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Healthy Meals on Sports Nights

 Posted by on January 25, 2013 at 07:00
Jan 252013
 

Kelli

My life is divided into sports seasons. I think it’s ironic considering the only sport I ever really attempted on my own was track, and that was only because this very cute senior football player who was doing the shot put. As soon as the real running started and the cute senior football player started dating a cute senior girl, the coach and I realized my talents were better suited for the theatre class.

Now I find myself the mother of athletically inclined children. Mix in a career, deployments, church, school, after school stuff, and six children, here is what you get: a lot of fast food eaten in the “swagger wagon,” the name the Lacrosse kids affectionately gave my minivan.

During a deployment in 2005, things really started falling apart with our diet. The deployment in 2007 was the nail in our healthy living coffin. By the time I came up for air, I was twenty pounds heavier and my two youngest children had no idea food could come out of our own kitchen and not just from a window next to a speaker box.

So here are some suggestions I’ve gathered from some of my personal heroes and mentors, other military spouses with swagger wagons.

Freezer Meals

Take an afternoon every two weeks or so and pre-make several meals. Part of our problem is that we are so tightly scheduled as families these days we do not have time to prepare healthy meals each day. “Fast food” doesn’t have to be from a window. It can be from your freezer.

Here is another take on the freezer meal idea. Find four or five friends willing to participate and once a month, or however often your group decides; make five or six freezer meals, all the same, one for each family participating and your own. Exchange with all the other participants, keeping one for you. You now have six nights worth of dinners, all different, and you didn’t cook them all or have to come up with six different ideas, only one. While occasionally you may find your family less than thrilled with a meal, odds are it won’t be very often. Choose your freezer meal friends wisely…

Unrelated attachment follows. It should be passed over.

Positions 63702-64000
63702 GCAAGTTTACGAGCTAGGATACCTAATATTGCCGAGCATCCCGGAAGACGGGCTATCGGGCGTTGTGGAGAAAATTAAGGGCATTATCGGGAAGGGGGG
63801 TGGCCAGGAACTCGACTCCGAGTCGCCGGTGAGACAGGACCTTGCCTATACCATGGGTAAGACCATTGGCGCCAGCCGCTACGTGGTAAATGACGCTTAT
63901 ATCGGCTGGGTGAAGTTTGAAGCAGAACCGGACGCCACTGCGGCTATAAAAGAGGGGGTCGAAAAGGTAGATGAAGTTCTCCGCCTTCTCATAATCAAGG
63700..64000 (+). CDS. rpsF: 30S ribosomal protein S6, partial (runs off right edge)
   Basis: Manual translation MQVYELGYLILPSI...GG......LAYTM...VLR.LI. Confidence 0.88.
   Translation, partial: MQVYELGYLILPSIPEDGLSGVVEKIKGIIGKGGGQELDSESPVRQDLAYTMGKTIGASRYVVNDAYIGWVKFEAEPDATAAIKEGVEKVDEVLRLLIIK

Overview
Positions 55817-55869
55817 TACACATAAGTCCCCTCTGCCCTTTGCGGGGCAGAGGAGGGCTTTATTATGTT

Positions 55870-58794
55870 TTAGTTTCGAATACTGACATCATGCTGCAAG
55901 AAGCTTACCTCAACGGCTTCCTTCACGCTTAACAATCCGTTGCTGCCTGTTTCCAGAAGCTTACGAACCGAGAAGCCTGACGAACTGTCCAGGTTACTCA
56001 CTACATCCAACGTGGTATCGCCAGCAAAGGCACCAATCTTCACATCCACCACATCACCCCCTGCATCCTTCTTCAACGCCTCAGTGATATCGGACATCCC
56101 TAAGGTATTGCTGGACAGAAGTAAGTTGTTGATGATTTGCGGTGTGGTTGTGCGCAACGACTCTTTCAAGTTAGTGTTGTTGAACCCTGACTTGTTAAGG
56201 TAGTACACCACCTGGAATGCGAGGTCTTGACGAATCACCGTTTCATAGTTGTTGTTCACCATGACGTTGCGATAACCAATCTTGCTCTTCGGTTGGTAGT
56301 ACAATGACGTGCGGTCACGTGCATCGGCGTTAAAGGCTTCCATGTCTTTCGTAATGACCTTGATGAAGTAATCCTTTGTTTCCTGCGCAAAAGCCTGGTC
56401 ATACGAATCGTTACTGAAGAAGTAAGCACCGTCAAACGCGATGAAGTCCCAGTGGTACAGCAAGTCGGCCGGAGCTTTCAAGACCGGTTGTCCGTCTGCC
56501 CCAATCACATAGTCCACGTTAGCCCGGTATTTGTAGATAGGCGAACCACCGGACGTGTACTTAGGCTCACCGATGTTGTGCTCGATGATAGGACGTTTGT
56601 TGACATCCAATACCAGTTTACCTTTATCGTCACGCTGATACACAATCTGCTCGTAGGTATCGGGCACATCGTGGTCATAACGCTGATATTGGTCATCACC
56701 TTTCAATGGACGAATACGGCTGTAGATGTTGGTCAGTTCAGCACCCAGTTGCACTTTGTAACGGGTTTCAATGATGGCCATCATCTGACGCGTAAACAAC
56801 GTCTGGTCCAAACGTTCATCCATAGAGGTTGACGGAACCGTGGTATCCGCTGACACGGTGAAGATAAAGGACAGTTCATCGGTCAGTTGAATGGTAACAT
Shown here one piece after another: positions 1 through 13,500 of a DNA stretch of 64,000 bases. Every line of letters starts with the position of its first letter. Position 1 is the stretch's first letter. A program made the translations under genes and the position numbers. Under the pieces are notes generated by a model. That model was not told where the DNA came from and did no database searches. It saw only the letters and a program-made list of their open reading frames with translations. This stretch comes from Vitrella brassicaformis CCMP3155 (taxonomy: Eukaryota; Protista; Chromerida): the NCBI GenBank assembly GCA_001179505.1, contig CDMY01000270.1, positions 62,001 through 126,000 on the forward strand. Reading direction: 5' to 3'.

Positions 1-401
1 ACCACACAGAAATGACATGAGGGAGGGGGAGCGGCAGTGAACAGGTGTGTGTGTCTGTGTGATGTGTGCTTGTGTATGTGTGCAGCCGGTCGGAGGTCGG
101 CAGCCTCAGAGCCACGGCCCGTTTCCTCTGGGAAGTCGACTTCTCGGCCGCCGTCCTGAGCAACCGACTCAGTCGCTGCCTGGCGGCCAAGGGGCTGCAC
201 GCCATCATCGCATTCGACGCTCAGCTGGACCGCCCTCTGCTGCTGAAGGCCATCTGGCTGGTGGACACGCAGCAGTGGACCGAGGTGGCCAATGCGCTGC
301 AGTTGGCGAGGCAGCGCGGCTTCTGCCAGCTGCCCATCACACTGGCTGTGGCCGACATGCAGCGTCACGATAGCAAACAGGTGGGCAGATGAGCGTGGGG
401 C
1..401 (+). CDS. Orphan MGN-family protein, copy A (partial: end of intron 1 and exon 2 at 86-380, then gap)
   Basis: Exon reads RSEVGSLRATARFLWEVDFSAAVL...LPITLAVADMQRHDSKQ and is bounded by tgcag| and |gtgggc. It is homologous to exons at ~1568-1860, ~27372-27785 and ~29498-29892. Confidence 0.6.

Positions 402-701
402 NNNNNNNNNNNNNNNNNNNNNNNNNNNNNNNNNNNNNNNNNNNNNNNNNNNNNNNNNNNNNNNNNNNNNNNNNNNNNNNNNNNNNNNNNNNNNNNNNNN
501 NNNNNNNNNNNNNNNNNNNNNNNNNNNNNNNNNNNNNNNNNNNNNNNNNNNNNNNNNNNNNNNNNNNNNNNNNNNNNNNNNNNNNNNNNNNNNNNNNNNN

Another problem I have is forgetting to eat until I am starving beyond reason and am forced to go for the fries and soda. You’d think I’d weigh less forgetting to eat. Not so, the fries keep me sturdy. Whip up a batch of chicken breasts, vegetables, and brown rice, divide into healthy weight management targeted portions, and pop your new fast food into small freezer bags and into your freezer. Pop it in the microwave for a few minutes, add some fat free Pico de Gallo to flavor it, and viola! You have saved your scales and your heart from the fatal fries. Oddly enough, my kids started sneaking them after school too!

Meals on Wheels

Okay so what about the afternoons you never get out of your car or back home until after eight o’clock at night? The swagger wagon ice chest! Ice packs thrown in with water bottles, juice boxes, sandwiches, and other after school snacks are in easy reach as kids climb in after school and you drive off to various activities, lessons, and meetings. To avoid too much complaining about the contents, have your kids select and prepare the “meals on wheels” items. When they complain they want a “double something” and a shake instead of what the ice chest holds, remind them they were involved in selecting the contents.

This is wonderful opportunity for our kids to develop and exercise critical thinking skills. Guide them through the process of planning for the day or week. Ask them questions like, “Tomorrow, what do you have after school? What time do you eat lunch/snack at school? When will you be home to eat again? What do you have to do before you get home? What can you fix or put in the swagger wagon ice chest that is reasonable?”

Example of when parents need to “guide.” The suggestion was a bag of skittles before a football game. I asked my 9-year-old son, “what if it makes you sick and you throw up on the field?” He thoughtfully said he would point at it and tell the opposing team’s players to “taste the rainbow.” That’s the same kid who cleaned out my fridge.

Child-led, parent-guided; it’s painful but will pay off in the long run when they learn prior planning and preparation and develop healthy life habits.

Crock-Pots, Roasters, and Rice Cookers! Oh MY!

If you don’t have these items go out and buy them immediately! I met an active duty Army physician and mom in Texas. She opened my eyes to the joys of a crock pot. Frozen boneless, skinless chicken thighs with a bottle of oyster sauce dumped over it, bam. Set your rice cooker on a timer or add water and start it as soon as you walk in the door. Oh yeah… that’s what I‘m talking about. I don’t remember if there was a vegetable involved, but some rice cookers have a steamer tray to steam vegetables at the same time.

Sharing meals is an important family ritual and since reality hasn’t caught up with the science fiction shows depicting fully prepared meals appearing out thin air, we have to resist the temptation of all the windows lined up on Main Street luring us with their golden fries. Your family’s health and your bank account will thank you for it!

  One Response to “Healthy Meals on Sports Nights”

  1. Thank you for these tips. As the mom of four boys Winter slows down for us as we aren’t as involved with sports like basketball or ice-hockey but come spring it all gets crazy again and dinners are so important! Sometimes if it is a particularly crazy night we pack a picnic and eat at the field before practice. It is a fun way to enjoy a healthy sandwich and salad with some water in a sports jug, nothing too heavy but the perfect amount of energy before they get out there and rule the field.

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